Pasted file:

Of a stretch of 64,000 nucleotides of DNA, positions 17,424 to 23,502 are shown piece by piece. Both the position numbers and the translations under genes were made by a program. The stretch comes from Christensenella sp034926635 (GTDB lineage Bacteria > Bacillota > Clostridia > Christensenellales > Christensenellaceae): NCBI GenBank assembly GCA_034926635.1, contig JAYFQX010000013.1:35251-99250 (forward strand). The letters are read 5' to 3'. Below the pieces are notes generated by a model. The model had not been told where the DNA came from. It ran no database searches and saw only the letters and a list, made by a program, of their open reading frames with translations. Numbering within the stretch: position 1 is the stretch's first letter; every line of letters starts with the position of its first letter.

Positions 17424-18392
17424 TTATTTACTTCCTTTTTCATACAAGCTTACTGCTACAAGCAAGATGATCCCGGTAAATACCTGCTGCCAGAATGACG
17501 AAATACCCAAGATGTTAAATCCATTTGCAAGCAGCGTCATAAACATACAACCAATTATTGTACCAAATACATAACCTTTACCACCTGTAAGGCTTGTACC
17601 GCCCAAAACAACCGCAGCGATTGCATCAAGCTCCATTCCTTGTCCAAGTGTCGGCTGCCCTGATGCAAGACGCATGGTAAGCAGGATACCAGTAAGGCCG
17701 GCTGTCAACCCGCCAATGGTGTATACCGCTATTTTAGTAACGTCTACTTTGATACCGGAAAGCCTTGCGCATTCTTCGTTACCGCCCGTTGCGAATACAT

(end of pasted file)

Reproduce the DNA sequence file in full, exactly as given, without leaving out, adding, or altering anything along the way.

Of a stretch of 64,000 nucleotides of DNA, positions 17,424 to 23,502 are shown piece by piece. Both the position numbers and the translations under genes were made by a program. The stretch comes from Christensenella sp034926635 (GTDB lineage Bacteria > Bacillota > Clostridia > Christensenellales > Christensenellaceae): NCBI GenBank assembly GCA_034926635.1, contig JAYFQX010000013.1:35251-99250 (forward strand). The letters are read 5' to 3'. Below the pieces are notes generated by a model. The model had not been told where the DNA came from. It ran no database searches and saw only the letters and a list, made by a program, of their open reading frames with translations. Numbering within the stretch: position 1 is the stretch's first letter; every line of letters starts with the position of its first letter.

Positions 17424-18392
17424 TTATTTACTTCCTTTTTCATACAAGCTTACTGCTACAAGCAAGATGATCCCGGTAAATACCTGCTGCCAGAATGACG
17501 AAATACCCAAGATGTTAAATCCATTTGCAAGCAGCGTCATAAACATACAACCAATTATTGTACCAAATACATAACCTTTACCACCTGTAAGGCTTGTACC
17601 GCCCAAAACAACCGCAGCGATTGCATCAAGCTCCATTCCTTGTCCAAGTGTCGGCTGCCCTGATGCAAGACGCATGGTAAGCAGGATACCAGTAAGGCCG
17701 GCTGTCAACCCGCCAATGGTGTATACCGCTATTTTAGTAACGTCTACTTTGATACCGGAAAGCCTTGCGCATTCTTCGTTACCGCCCGTTGCGAATACAT